Apple iPad (9th Gen) Vs. Microsoft Surface Go 3

We compare Apple’s newest iPad with Microsoft’s third-gen Surface Go tablet, preloaded with Windows 11.


With demand continuing to grow for tablets, two of the biggest makers of tablets are refreshing their lineups for 2021. Apple used its fall product event earlier this month in part to introduce updated new models in the iPad portfolio, while Microsoft’s own product event—held this week—included a major focus on refreshed models in the Surface family of tablets. Among the new releases are Apple’s ninth-gen iPad and Microsoft’s Surface Go 3. Both tablets offer a compact form factor, compared to their larger “pro” counterparts, as well as a comparatively affordable price tag. But the new iPad and Surface Go 3 offer plenty of differences from each other, too. Among the key differences: the ninth-gen iPad runs a mobile operating system, iPadOS 15, while the Surface Go 3 will be preloaded with a full PC operating system, the brand-new Windows 11.

Which of the two tablets will be the best fit for your needs? What follows is our comparison of the Apple iPad (9th Gen) vs Microsoft’s Surface Go 3 on specs, features and price.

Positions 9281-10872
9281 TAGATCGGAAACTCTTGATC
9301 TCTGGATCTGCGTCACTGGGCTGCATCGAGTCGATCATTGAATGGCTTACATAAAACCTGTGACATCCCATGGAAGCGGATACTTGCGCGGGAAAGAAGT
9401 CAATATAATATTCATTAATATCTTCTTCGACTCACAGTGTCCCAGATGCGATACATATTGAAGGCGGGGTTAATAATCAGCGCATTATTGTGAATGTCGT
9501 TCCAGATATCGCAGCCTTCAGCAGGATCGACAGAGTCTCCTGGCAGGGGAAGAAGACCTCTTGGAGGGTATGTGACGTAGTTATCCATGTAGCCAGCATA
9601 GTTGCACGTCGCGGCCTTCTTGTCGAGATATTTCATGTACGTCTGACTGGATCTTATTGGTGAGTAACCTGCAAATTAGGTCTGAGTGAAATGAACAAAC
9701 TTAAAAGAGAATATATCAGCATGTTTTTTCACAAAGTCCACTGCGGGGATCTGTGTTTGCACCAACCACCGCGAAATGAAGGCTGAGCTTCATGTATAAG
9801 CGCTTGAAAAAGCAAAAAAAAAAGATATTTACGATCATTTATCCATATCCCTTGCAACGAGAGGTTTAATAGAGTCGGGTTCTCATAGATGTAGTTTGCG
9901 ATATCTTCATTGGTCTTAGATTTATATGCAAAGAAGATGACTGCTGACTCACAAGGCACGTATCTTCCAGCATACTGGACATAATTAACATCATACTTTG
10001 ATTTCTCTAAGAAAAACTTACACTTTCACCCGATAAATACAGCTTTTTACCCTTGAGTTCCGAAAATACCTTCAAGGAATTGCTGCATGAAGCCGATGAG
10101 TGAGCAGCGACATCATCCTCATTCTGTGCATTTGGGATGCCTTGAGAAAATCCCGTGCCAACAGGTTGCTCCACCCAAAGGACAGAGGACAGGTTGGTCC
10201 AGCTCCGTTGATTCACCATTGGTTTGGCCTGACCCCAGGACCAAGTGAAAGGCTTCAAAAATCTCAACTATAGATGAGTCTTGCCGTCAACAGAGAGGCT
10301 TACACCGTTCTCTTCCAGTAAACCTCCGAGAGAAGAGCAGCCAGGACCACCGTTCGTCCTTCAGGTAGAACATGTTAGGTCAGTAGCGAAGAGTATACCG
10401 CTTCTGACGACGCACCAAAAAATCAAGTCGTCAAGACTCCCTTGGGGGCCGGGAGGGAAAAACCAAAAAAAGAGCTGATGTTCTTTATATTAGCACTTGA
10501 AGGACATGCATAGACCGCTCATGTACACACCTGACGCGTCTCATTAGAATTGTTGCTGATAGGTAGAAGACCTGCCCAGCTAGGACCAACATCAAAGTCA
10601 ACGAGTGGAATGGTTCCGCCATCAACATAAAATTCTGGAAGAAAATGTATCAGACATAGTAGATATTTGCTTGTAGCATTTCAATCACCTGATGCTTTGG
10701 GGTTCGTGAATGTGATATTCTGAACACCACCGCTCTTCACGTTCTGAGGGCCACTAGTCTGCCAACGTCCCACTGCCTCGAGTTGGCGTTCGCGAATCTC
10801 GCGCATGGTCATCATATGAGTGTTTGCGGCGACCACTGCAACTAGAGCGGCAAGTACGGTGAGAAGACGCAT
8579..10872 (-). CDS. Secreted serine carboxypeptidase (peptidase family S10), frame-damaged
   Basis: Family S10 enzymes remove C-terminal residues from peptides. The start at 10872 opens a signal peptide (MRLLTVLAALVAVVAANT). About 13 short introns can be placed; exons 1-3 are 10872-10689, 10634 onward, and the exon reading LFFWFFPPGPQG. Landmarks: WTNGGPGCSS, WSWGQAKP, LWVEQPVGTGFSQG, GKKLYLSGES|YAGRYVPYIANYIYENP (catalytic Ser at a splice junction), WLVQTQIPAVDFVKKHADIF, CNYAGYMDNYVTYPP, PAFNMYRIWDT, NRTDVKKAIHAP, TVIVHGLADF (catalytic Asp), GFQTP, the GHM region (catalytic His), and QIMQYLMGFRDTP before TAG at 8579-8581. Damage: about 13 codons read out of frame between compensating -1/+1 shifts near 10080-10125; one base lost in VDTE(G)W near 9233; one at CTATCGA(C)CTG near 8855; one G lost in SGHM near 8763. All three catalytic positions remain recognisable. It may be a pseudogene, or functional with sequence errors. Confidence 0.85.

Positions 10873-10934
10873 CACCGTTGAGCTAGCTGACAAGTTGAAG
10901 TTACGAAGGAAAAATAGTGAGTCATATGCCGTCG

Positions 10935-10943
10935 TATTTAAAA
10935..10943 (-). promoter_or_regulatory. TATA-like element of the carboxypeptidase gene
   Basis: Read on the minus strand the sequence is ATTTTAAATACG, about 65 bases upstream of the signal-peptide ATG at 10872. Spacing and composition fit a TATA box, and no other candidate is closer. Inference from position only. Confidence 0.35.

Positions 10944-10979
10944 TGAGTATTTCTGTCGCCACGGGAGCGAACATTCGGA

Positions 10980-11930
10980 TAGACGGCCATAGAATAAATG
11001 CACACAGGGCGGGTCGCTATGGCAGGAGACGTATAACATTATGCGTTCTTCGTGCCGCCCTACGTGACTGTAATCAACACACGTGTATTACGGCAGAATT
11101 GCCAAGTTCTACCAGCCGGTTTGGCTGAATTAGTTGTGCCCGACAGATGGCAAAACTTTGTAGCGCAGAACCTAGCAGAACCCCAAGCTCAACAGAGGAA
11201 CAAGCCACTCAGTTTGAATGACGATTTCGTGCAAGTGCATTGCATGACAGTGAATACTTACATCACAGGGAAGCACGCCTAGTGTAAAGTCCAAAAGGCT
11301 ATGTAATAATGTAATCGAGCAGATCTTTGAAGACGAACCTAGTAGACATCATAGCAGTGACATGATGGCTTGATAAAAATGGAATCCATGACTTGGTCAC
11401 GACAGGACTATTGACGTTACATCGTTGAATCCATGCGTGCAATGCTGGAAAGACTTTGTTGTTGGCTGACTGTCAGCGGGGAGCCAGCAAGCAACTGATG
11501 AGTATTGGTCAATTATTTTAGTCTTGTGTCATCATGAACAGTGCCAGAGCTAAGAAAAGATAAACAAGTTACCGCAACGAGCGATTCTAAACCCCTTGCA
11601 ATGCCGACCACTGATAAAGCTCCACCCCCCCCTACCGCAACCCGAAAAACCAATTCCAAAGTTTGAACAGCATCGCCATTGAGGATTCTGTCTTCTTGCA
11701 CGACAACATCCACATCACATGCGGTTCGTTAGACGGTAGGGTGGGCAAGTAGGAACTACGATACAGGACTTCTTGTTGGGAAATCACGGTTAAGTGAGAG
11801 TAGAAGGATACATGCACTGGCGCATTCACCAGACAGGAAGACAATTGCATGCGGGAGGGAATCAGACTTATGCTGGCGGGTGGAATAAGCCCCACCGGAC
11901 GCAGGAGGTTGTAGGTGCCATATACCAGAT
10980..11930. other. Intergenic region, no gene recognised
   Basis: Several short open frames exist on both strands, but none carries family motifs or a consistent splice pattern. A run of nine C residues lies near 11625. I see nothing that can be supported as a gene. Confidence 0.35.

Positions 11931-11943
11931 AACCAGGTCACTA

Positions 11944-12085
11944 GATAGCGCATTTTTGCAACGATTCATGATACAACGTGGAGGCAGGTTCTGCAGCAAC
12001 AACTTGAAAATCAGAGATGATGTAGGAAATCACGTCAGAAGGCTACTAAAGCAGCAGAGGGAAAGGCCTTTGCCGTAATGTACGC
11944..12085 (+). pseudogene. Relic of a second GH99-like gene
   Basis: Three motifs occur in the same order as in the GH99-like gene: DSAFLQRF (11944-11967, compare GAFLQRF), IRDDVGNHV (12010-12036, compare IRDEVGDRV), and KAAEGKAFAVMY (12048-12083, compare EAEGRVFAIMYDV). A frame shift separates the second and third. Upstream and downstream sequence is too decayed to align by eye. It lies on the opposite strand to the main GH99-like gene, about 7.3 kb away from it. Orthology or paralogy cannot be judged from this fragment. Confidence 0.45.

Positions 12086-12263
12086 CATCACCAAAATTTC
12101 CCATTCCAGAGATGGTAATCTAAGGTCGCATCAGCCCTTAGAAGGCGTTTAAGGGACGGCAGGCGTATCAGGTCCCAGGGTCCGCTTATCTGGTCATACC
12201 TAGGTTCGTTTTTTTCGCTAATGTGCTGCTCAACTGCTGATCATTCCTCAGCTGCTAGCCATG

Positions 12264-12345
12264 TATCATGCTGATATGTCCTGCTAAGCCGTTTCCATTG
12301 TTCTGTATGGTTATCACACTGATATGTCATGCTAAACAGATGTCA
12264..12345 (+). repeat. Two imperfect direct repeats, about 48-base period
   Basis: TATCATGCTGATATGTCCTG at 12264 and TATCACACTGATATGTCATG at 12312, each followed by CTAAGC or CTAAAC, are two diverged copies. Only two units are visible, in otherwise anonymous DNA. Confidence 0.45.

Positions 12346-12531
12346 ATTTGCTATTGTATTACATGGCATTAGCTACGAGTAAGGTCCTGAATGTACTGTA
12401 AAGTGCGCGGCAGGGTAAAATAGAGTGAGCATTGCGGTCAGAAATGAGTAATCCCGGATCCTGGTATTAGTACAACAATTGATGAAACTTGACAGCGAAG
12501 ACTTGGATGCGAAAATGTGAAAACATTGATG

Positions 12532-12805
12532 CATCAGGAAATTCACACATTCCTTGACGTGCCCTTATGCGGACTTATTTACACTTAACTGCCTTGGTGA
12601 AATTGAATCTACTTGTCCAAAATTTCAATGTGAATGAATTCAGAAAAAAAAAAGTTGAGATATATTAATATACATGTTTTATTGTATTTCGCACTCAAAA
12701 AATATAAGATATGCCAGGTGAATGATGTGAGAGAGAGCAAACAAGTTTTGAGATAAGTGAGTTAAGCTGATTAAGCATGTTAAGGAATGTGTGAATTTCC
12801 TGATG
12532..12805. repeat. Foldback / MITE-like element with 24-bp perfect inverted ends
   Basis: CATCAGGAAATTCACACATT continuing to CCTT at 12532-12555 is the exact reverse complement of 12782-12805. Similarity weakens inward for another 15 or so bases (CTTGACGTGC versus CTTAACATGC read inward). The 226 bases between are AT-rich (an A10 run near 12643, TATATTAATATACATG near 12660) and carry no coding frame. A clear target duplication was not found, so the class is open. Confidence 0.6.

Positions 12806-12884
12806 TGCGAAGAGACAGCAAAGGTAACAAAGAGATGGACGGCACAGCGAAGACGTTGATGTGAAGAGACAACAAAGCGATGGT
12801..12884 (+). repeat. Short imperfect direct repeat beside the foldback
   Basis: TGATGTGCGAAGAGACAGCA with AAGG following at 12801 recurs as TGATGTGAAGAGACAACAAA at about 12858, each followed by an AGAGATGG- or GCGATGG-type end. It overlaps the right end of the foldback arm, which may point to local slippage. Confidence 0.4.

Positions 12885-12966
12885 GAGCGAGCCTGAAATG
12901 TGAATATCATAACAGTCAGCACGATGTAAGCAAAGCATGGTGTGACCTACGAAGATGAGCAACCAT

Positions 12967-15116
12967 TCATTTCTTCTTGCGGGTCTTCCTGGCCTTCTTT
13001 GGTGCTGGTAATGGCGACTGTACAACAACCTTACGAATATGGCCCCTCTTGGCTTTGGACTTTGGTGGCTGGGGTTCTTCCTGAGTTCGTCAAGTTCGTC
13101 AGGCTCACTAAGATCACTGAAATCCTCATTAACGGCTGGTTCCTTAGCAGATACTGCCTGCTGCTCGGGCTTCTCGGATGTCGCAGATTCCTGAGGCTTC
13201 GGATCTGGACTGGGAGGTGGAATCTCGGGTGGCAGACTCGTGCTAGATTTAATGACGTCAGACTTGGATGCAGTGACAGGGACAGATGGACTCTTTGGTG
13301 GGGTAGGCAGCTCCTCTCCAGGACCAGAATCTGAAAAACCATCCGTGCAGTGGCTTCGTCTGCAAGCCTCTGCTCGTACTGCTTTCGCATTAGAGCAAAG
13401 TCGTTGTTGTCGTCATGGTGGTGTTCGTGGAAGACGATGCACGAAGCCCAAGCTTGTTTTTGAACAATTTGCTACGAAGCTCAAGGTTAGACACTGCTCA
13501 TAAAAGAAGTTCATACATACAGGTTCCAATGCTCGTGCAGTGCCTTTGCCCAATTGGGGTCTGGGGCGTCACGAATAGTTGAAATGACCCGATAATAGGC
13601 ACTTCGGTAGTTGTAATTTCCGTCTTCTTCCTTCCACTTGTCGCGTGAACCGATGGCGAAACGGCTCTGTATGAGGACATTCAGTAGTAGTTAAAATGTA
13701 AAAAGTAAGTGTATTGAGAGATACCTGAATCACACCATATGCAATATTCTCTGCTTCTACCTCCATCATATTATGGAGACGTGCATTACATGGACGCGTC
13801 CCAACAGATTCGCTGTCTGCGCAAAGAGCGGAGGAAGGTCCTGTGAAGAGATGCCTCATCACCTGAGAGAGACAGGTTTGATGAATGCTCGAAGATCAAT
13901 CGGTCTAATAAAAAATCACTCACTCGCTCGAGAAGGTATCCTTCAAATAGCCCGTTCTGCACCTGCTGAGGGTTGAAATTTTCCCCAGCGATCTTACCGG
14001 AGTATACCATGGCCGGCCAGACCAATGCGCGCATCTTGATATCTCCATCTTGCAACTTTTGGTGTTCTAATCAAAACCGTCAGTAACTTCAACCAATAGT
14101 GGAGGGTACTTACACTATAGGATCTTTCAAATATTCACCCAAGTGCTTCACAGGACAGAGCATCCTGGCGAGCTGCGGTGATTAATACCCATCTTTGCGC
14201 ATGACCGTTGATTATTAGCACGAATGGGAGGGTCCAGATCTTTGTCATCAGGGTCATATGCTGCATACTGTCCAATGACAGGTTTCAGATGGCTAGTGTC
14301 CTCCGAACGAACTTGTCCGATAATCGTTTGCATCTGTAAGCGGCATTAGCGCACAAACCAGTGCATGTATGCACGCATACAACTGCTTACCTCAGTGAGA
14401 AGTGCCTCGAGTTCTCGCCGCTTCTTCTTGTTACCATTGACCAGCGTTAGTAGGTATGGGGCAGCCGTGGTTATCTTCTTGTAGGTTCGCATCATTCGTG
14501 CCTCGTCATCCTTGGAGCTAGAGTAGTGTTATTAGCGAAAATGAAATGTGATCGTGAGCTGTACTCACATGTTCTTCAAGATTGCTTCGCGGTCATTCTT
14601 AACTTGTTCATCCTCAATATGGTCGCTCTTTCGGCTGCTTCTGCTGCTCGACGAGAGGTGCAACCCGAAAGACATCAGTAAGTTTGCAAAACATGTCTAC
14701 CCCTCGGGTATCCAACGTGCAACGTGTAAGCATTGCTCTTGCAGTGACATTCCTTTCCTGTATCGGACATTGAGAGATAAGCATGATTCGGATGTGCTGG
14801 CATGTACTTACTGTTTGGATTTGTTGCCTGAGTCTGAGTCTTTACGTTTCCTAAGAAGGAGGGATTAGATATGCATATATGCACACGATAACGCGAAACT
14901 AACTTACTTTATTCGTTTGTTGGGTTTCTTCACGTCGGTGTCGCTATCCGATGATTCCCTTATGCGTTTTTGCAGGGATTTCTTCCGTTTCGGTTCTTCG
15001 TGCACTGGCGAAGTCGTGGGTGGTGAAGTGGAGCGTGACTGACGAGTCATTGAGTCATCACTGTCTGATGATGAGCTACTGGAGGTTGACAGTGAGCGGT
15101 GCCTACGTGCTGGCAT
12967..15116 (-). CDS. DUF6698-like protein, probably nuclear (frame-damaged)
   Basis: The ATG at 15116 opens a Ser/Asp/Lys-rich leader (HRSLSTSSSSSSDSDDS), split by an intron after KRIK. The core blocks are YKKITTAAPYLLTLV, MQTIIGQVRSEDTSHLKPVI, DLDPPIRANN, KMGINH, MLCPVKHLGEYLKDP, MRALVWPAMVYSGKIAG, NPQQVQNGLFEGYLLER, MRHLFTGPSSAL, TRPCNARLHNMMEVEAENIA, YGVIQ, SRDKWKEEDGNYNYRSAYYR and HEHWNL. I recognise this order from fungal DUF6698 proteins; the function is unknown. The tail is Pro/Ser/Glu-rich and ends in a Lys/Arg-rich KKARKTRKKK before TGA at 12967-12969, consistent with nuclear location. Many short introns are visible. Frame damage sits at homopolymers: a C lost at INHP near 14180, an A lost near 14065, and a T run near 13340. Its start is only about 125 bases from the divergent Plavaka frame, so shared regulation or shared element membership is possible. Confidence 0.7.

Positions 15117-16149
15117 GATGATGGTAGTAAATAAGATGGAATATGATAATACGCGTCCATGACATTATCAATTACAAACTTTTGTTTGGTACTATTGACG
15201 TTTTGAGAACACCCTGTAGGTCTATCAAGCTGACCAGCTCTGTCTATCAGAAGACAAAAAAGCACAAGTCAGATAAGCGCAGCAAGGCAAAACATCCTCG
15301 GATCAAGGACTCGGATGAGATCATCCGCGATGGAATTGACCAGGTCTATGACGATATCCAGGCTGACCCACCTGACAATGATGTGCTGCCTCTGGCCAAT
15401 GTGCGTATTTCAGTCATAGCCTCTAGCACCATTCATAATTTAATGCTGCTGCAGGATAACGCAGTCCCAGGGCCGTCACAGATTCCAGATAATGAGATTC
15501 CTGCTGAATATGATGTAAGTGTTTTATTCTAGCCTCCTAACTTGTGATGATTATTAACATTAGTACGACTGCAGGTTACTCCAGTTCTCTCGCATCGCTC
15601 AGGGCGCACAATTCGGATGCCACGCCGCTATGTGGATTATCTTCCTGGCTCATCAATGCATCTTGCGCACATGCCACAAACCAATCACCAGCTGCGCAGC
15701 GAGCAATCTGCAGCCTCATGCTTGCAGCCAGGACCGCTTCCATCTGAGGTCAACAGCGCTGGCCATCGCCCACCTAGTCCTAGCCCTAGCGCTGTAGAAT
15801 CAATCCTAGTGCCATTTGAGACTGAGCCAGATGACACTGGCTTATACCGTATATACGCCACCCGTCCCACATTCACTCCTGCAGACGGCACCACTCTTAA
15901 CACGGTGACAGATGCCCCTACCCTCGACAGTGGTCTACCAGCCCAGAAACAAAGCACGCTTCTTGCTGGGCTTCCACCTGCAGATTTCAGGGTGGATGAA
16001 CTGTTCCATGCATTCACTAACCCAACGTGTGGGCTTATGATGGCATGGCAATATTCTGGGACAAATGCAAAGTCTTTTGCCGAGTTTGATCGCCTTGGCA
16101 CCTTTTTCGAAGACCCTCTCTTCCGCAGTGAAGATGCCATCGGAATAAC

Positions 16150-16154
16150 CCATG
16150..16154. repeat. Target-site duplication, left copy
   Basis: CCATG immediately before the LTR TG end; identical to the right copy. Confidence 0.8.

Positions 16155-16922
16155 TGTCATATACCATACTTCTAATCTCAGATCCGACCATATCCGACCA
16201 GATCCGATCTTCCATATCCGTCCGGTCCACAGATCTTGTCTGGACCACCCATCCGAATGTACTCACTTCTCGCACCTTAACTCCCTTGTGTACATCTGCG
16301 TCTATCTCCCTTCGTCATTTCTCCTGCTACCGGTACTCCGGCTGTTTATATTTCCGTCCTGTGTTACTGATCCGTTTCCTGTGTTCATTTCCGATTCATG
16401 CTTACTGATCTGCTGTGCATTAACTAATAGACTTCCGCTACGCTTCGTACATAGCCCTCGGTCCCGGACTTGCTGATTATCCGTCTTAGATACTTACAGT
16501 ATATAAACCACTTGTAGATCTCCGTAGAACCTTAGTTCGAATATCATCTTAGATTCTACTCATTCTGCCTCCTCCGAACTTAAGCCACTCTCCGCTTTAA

Display and Keyboard

In terms of the iPad and Surface lineups, Apple’s ninth-gen iPad and Microsoft’s Surface Go 3 are the closest in size for the display. The Surface Go 3 display measures 10.5 inches, just a bit larger than the 10.2-inch display on the new iPad. Both tablets use LCD technology, with Microsoft’s PixelSense display on the Surface Go 3 and Apple’s Retina display on the new iPad—both of which offer vibrant and colorful viewing quality. The iPad comes out ahead on display resolution, however, with resolution of 264 pixels per inch compared to 220 ppi on the Surface Go 3. The iPad also gets a boost from the addition of Apple’s True Tone display technology—which “makes images appear more natural and provides users with a more comfortable viewing experience in all lighting environments,” Apple said in its news release on the new iPad. Plus, the ninth-gen iPad goes up to 500 nits of brightness. While Microsoft didn’t disclose the brightness for the Surface Go 3, the predecessor device, the Surface Go 2, had a display that reportedly maxed out at 400 nits. For accident-prone buyers, the Surface Go 3 may have an advantage on durability with the use of Corning Gorilla Glass 3 on the display.